Betuel and his colleagues at Atlanta Audubon are accustomed to leading Atlantans on regular birding outings, usually about 100 bird walks a year, plus lengthier trips to the coast and even to foreign countries.
Social distancing has made gathering in groups less practical, which is ironic because right now birding is taking flight.
A yellow-crowned night heron takes flight in the Constitution Lakes area of south DeKalb County. (Jenni Girtman for Atlanta Journal Constitution)
Due to the COVID-19 crisis, Atlantans have been outdoors more, walking in parks, hiking in the woods or simply spending time in backyards. The shutdown coincided with the spring migration, which is peak time for bird watching. Betuel thinks this has boosted the hobby.
It is already a popular pastime. There are 40 million birders in the U.S. and more than 1,600 members of just the Atlanta Audubon Society chapter.
“There’s a huge uptick in the interest in birds,” agreed Dottie Head, director of membership and communication for Atlanta Audubon.
To help serve the demand, the staff at Audubon is now sponsoring weekly online bird walks, streamed on Facebook Live each Friday morning. Betuel and his colleagues will station themselves at different spots around the metro area — Arabia Mountain, the Peachtree Creek Greenway, Piedmont Park, the Dunwoody Nature Center — and each correspondent reports from their area.
Adam Betuel shows a Facebook Live audience a yellow-crowned night heron in the Constitution Lakes area. Betuel and his co-workers at the Atlanta Audubon Society provide the virtual walks every Friday to replace the more than 100 walks per year the group hosts normally. (Jenni Girtman for Atlanta Journal Constitution)
Head serves as moderator and host, relaying questions from the audience to the birders, switching between the different birders. Sometimes 100 onlookers will tune in at a time.
Betuel recently took his listeners to the Constitution Lakes area in south DeKalb, famous for its "Doll's Head Trail," where he treated his audience to views of a yellow-crowned night heron. The day before his conversation in the courtyard was a big one; with the help of some birder friends, he'd spotted a Connecticut warbler at Henderson Park in Tucker, which was only the second time he's ever encountered that species. (This is a person with a 1,200-bird life list.)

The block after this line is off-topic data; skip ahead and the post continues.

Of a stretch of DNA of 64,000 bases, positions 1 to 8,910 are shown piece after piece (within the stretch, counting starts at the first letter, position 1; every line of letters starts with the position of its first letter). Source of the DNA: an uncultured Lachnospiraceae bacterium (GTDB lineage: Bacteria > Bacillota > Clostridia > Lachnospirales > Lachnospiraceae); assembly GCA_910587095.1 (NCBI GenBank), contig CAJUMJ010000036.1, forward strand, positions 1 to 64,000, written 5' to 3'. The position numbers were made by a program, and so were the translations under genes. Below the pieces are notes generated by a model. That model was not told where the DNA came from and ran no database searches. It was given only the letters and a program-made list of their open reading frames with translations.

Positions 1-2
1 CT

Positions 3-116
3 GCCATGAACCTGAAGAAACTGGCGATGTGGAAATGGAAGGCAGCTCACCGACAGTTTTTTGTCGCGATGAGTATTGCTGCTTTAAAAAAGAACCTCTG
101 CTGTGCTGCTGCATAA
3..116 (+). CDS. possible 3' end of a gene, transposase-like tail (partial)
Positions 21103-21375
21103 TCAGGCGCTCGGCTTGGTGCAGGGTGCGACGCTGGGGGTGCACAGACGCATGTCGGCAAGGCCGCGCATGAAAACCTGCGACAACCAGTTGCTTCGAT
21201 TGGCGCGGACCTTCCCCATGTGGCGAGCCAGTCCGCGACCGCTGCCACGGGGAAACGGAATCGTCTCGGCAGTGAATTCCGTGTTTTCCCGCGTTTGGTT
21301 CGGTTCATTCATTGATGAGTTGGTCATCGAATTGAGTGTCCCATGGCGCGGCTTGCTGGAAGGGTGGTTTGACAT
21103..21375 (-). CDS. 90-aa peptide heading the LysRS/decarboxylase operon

Georgia is a crossroad for many bird species migrating from the Northeast to Florida and South America, and back again, which makes it a great place to watch birds, said Stan Tekiela.
Tekiela is the author of more than 200 books on birding, including “Birds of Georgia Field Guide.” His newest will be “Kids Guide to Birds of Georgia.”
We spoke with him on a morning after he’d risen before dawn at his Minnesota home to shoot photographs of ruffed grouse engaging in a ritual courtship behavior called “drumming.”
Tekiela said sales of feeders and poles are up, indicating a rising interest in our feathered friends.
He explains that feeding is for us, not the birds. “Most of our modern birds have been around for anywhere from three to five million years. They did fine before we ever started feeding them.”
To tune in to the virtual bird walk, go to the Atlanta Audubon Society's Facebook page.
Or just step outside the door. Betuel said you can easily identify 25 to 35 different species of birds in your own backyard. He’s discovered 80 in his apartment complex courtyard. It helps to use a guide, such as one of Tekiela’s or those by the dean of American birding, Roger Tory Peterson.
Also, said Betuel, listen. You can identify many birds using your ears first. Birding applications for mobile phone often include recordings of bird songs, which is one of the easy ways to become familiar with the “who cooks for you?” call of the barred owl or the “teakettle, teakettle” song of the Carolina wren.
Native plants will attract the kinds of insects that local birds appreciate, so grow those in your yard.
Tekiela also had this advice for those who want to observe birds.
— Sit still. “Don’t go wandering around. We are so used to just go, go, go, go. If you sit still for a while, it will be remarkable what unfolds.”
— Pay attention. During the interview with The Atlanta Journal-Constitution, he identified a dozen species in his Minnesota yard.
— Bring a pair of binoculars.
— Start early. “First thing in the morning is best. Midday is the worst. You can go out again in the evening, during the last two hours of light. We call that the shoulders of the day.”
Adam Betuel, director of conservation at the Atlanta Audubon Society, usually hosts birding walks each week, but the gatherings have been postponed due to the COVID-19 outbreak. (Jenni Girtman for Atlanta Journal Constitution)
The Atlanta Audubon Society is planning a "soft-opening" in June when staff will return to the office, and they will consider the possibility of organizing physical bird walks after that, said Dottie Head. For more information go to AtlantaAudubon.org.
A virtual bird walk with the Atlanta Audubon Society
Streamed live every Friday 9 a.m. on Facebook.